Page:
So far for the first leg of the trip we have taken one very rough trip offshore and because of the weather we have been doing a string of transect lines that are close to the shore off Martha’s Vineyard, which is one of the areas of special interest to NOAA due to the projected offshore wind farm.
The day before yesterday, at just about dusk, the Chief Scientist Jen was the first to spot one of the North Atlantic Right Whales. I was in the lab at the time that Jen came running through yelling “we have right whales!”
She very quickly came back with a huge case which held the team’s camera used for close-ups of the whales. By the time I was on deck, so were many of the off duty scientists and the ship’s crew. Everyone was very excited and joined the frenzy of following, tracking and getting some good shots of the group of right whales. There ended up being 4 whales in all, which mean that there are enough to trigger a Dynamic Management Area (DMA), a management zone designed to provide two weeks of protection to three or more right whales from ship collisions. Ships larger than 65 ft are requested to proceed through the designated area at no more than 10 knots of speed.
One of the observers, Todd Pusser also had a large camera and was able to get a good head shot of one of the whales to send back to the lab. Allison Henry, another right whale biologist at NEFSC, was able to positively identify the whale as an adult male known as “Thorny”, aka EGNO (Eubalaena glacialis number) 1032, who has been seen only in the northeast since the 1980s! (click on “Thorny” to see the New England Aquarium Right Whale Catalog which houses and handles the identifications for all North Atlantic right whales.) It’s pretty cool that I actually got to see him too. Even thought it’s not the warmest job, it makes it all worth it just to see something as amazing as that!
Did you know?
Did you know you can listen to Right Whale sounds and see where Right Whales are on the East Coast? Check out this page! Click on this link for The Right Whale Listening Network. NEFSC even has an Apple APP for seeing where the Right Whales are on the east coast and explains how to avoid them 🙂 Go to the app store – its free!
NOAA Teacher at Sea
Onboard NOAA Ship Gordon Gunter March 31 – April 12, 2008
Mission: Reef Fish Ecological Survey Geographical area of cruise: Pulley Ridge and the West Florida Shelf, Gulf of Mexico Date: April 10, 2008
Weather Data from the Bridge
Visibility: 12 miles
Wind Direction: 120 degrees
Wind Speed: 16 knots
Sea Wave Height: 2-3 foot
Swell Wave Height: 3-4 foot
Seawater Temp.: 22.1 degrees C.
Present Weather: Partly Cloudy
Science and Technology Log
Today we made three ROV dives on the West Florida Shelf, roughly 100 miles off the west coast of Florida. After making our usual CTD profile (see Ship’s Log, April 4, 2008) at about 0730, we lowered the ROV to a depth of 262 feet and followed a transect bearing southwest. The object was to conduct a fish survey with respect to species presence and abundance as a function of bottom habitat types. Essentially, we were looking for good hard-bottom fish habitats within an area being proposed to the Gulf of Mexico Fishery Management Council as a new Marine Protected Area (MPA).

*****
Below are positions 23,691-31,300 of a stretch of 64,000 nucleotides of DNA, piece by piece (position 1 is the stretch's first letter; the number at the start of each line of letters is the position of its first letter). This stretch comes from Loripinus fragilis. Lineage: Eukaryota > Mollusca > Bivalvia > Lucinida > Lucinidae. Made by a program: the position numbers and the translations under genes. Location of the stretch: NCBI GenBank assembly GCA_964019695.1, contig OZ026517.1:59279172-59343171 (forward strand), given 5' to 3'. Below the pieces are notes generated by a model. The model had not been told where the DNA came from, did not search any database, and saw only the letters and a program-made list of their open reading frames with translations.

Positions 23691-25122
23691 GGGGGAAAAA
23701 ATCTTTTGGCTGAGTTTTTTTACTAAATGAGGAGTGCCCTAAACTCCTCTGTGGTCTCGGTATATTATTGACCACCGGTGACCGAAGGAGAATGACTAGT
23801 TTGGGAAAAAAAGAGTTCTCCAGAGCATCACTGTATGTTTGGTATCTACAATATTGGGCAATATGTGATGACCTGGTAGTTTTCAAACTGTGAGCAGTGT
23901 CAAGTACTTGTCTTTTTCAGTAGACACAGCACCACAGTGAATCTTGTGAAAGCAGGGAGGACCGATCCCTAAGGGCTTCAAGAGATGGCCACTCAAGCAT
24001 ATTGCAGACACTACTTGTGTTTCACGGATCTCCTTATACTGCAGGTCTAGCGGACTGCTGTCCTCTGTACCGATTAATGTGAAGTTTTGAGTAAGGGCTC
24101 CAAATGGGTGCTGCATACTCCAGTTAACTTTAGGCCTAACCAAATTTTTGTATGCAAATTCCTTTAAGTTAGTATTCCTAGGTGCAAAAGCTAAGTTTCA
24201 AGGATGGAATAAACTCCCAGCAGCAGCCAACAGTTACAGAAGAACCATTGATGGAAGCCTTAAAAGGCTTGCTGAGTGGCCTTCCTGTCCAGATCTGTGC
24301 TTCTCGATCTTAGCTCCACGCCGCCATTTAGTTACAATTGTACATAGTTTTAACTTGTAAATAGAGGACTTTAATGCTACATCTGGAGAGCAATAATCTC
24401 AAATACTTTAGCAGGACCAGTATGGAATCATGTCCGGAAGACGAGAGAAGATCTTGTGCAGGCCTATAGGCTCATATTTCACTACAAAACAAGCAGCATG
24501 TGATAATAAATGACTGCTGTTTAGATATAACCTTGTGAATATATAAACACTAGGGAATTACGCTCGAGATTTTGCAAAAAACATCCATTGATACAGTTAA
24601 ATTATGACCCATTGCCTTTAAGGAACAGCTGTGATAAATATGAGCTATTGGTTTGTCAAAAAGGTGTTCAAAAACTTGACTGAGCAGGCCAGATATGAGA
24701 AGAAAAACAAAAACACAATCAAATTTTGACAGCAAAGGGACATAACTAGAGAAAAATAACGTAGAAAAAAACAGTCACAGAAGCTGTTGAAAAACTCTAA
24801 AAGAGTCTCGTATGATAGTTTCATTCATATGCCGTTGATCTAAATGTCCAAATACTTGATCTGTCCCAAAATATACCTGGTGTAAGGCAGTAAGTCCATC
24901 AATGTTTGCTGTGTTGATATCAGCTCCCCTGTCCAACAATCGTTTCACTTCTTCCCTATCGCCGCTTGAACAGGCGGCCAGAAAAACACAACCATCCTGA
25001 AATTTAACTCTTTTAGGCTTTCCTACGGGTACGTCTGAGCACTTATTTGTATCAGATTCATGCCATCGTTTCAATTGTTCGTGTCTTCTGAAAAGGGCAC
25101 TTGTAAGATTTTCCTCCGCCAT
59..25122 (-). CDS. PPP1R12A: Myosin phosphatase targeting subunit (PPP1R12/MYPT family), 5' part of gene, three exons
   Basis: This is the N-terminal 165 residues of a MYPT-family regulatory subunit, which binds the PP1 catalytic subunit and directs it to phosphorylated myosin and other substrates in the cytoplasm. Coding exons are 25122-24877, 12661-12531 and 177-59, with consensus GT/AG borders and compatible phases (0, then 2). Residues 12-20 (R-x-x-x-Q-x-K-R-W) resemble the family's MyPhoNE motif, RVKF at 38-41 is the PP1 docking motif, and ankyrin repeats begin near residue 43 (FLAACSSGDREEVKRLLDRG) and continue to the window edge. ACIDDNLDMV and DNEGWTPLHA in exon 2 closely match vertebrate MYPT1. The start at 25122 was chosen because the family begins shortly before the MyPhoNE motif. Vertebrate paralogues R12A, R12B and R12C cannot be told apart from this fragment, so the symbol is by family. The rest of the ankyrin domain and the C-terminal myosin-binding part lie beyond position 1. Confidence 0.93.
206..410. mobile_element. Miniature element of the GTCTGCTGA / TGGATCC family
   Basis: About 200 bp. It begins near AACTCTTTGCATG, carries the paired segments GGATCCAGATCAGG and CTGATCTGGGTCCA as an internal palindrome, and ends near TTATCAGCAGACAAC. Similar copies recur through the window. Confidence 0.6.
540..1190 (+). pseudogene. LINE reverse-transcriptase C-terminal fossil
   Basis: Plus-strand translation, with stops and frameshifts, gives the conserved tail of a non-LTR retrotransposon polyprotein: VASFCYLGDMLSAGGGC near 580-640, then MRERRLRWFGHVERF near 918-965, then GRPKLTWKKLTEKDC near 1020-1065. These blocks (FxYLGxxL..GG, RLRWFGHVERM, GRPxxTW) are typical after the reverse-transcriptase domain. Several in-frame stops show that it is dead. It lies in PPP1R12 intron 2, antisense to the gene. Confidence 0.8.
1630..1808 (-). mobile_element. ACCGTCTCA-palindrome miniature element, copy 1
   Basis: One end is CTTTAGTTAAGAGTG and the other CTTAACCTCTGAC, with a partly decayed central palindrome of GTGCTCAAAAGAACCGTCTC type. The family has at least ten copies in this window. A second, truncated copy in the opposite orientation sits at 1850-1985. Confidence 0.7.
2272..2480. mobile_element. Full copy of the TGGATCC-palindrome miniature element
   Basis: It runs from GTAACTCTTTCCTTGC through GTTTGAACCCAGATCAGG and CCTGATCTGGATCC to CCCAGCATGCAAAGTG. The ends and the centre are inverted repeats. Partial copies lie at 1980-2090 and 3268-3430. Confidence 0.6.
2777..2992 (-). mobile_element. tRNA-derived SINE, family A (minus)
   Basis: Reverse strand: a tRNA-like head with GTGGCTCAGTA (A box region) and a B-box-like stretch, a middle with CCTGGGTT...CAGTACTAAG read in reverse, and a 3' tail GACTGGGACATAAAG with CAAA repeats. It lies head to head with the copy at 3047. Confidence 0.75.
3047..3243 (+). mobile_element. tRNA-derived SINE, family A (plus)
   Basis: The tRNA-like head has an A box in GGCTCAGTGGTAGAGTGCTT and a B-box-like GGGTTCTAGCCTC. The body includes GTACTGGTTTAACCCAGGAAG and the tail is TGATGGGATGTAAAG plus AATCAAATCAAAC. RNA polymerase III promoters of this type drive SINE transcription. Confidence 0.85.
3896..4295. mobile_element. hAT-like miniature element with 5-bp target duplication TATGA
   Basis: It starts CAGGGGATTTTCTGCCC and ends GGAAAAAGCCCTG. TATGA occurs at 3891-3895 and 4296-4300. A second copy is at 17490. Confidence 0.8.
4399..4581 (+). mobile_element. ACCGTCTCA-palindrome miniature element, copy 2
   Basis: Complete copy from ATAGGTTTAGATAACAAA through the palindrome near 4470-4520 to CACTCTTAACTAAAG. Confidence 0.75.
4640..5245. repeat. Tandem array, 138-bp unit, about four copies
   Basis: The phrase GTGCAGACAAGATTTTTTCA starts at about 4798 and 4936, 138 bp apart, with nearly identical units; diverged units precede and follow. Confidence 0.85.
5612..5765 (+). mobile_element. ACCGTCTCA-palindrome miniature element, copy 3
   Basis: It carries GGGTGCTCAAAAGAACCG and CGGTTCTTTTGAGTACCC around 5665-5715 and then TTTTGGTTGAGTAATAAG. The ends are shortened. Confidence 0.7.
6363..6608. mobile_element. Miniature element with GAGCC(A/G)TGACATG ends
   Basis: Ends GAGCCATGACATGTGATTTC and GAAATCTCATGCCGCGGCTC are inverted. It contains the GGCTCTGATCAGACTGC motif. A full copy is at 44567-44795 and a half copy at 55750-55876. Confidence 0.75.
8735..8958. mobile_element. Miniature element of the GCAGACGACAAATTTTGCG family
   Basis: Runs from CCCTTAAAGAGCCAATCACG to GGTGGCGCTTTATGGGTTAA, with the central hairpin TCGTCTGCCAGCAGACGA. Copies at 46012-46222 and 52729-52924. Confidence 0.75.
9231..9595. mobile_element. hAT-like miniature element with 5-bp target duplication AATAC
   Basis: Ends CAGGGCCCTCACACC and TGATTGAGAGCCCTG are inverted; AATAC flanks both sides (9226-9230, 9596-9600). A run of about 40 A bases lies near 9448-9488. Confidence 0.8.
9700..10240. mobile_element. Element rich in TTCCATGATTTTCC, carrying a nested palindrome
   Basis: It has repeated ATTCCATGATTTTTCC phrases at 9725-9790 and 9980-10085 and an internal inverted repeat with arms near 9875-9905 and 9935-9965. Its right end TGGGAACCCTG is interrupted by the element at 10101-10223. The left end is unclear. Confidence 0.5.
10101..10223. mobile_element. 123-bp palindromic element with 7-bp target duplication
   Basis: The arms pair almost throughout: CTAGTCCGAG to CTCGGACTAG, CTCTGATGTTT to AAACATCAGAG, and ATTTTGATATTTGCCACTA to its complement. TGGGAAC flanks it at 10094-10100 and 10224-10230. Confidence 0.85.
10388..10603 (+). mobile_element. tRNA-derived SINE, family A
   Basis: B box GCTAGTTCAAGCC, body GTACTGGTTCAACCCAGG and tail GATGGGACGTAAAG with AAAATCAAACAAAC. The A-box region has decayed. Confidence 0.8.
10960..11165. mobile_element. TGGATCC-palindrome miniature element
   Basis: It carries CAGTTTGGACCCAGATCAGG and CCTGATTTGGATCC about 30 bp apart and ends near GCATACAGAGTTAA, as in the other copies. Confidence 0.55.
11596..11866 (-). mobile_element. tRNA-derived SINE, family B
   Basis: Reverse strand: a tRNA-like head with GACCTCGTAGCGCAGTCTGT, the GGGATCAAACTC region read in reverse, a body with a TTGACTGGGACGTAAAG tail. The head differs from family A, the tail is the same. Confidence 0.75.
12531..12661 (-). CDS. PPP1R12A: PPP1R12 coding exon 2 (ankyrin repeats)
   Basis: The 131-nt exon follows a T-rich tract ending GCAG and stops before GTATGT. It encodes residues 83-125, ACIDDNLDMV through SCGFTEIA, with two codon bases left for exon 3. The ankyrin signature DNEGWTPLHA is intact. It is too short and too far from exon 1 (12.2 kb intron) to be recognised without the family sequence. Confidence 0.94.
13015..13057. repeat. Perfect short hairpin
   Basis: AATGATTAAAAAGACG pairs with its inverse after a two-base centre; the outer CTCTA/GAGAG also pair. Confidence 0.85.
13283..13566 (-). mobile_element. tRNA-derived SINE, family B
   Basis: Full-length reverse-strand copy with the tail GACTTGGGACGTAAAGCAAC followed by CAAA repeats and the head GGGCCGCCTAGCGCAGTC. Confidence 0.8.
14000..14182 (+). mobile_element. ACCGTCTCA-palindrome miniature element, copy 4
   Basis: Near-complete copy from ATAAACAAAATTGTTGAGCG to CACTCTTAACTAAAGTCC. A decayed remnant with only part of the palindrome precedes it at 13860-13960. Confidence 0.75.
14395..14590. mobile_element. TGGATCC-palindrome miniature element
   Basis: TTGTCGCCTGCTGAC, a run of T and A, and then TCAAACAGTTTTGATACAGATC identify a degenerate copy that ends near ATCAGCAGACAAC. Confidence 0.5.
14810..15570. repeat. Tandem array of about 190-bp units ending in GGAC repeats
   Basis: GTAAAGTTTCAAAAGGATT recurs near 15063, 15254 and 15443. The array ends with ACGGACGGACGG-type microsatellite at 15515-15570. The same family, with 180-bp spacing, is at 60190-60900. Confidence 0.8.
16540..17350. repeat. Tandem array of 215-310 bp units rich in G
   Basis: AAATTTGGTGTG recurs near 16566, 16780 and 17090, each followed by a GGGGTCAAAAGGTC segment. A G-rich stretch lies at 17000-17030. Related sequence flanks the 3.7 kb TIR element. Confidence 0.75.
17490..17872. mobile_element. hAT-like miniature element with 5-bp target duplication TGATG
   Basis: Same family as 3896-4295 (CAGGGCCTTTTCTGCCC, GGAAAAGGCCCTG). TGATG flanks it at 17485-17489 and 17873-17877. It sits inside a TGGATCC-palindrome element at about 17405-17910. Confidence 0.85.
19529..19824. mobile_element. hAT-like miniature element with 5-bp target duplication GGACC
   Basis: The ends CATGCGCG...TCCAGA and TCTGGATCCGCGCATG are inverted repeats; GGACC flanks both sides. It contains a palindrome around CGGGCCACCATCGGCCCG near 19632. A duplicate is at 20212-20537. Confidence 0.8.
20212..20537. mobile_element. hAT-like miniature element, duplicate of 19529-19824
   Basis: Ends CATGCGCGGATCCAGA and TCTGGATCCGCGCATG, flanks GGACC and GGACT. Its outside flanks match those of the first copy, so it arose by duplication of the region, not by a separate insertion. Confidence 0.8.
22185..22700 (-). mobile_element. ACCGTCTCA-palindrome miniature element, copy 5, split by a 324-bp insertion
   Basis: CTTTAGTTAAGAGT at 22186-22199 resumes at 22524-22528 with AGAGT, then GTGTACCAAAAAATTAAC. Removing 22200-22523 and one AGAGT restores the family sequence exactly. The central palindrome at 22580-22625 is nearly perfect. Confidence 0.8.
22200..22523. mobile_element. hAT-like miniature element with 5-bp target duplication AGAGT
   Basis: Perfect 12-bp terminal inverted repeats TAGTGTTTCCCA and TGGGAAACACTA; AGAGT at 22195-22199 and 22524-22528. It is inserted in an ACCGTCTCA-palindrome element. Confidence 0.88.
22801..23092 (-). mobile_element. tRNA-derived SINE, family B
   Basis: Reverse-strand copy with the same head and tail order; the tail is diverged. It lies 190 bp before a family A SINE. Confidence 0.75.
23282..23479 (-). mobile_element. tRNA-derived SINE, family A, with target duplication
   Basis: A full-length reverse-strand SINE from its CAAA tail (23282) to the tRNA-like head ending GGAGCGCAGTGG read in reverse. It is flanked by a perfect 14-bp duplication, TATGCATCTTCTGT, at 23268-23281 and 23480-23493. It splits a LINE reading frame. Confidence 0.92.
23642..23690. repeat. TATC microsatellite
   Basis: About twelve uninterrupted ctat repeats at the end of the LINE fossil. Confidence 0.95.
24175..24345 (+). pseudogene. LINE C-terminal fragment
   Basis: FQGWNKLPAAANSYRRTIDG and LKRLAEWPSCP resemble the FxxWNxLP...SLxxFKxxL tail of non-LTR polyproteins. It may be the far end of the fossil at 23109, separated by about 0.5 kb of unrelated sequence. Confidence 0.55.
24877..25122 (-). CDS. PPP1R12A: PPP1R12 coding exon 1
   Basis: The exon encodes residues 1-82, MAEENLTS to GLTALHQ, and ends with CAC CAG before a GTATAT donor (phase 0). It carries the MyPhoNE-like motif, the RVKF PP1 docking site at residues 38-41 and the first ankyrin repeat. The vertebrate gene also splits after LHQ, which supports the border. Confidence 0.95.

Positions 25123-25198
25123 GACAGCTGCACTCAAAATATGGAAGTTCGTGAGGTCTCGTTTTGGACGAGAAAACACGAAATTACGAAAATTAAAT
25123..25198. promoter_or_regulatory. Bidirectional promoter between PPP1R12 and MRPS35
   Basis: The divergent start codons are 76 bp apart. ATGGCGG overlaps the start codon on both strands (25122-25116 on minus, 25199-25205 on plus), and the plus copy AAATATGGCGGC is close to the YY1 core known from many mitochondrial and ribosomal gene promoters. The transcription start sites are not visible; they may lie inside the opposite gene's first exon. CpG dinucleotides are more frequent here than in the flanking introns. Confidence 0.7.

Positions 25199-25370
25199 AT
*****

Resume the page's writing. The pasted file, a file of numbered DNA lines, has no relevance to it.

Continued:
Each of the video transects revealed a mix of sand and hard bottom, with fish most abundant in areas having some topographic relief. Numerous hard rock outcrops offered attractive habitat for a wide variety of reef fish, such as scamp (Mycteroperca phenax), red porgy (Pagrus pagrus), red snapper (Lutjanus campechanus), almaco jack (Seriola rivoliana) greater amberjack (Seriola dumerili), short bigeye (Pristigenys alta), bank butterflyfish (Chaetodon aya), great barracuda (Sphyraena barracuda), red grouper (Epinephelus morio), blue angelfish (Holacanthus bermudensis), creolefish (Paranthias furcifer) saddle bass (Serranus notospilus) bank sea bass (Centropristis ocyurus) and many others. The sand flats in between ridges and reef outcroppings provided a stark contrast in terms of fish abundance. Over these areas the ROV would glide for minutes at a time without revealing many fish. But even in these less productive bottom habitats we would see the occasional fish dart into its hole as we passed over.
The quality and abundance of food on the GORDON GUNTER is remarkable, and I find it impossible to resist (especially the deserts). I’d rather not return home ten pounds heavier than when I left, so I’ve been trying to visit the weight room whenever I can find the time. During my first few sessions on the treadmill I had to hang on for dear life due to the rocking motion of the ship. It was pretty comical. Now, though, I am getting fairly good at going no-handed while compensating for the ship’s motion. It requires some dexterity, but it’s great practice for getting your sea legs. We also saw other common sea creatures, such as gorgonians, wire coral, basket stars, sea stars, feather sea pens, sea urchins, sponges and snails.
NOAA Teacher at Sea
Onboard NOAA Ship Gordon Gunter March 31 – April 12, 2008
Mission: Reef Fish Ecological Survey Geographical area of cruise: Pulley Ridge and the West Florida Shelf, Gulf of Mexico Date: April 5, 2008
Weather Data from the Bridge
Visibility: 7-8 miles
Wind Direction: 140 degrees (SE)
Wind Speed: 13 knots
Sea Wave Height: 1-2 feet
Swell Wave Height: 2-3 feet
Seawater Temp.: 24.7 degrees C.
Present Weather: Clear
Science and Technology Log
Today we made three two-hour ROV dives on Pulley Ridge. We documented an impressive amount of biodiversity along three transects at depths that ranged from about 190 to 225 feet. Downward still images of the bottom were taken at regular four minute intervals; forward facing still shots were taken whenever something of interest presented itself; and a continuous forward-looking video recording was made of the entire transect.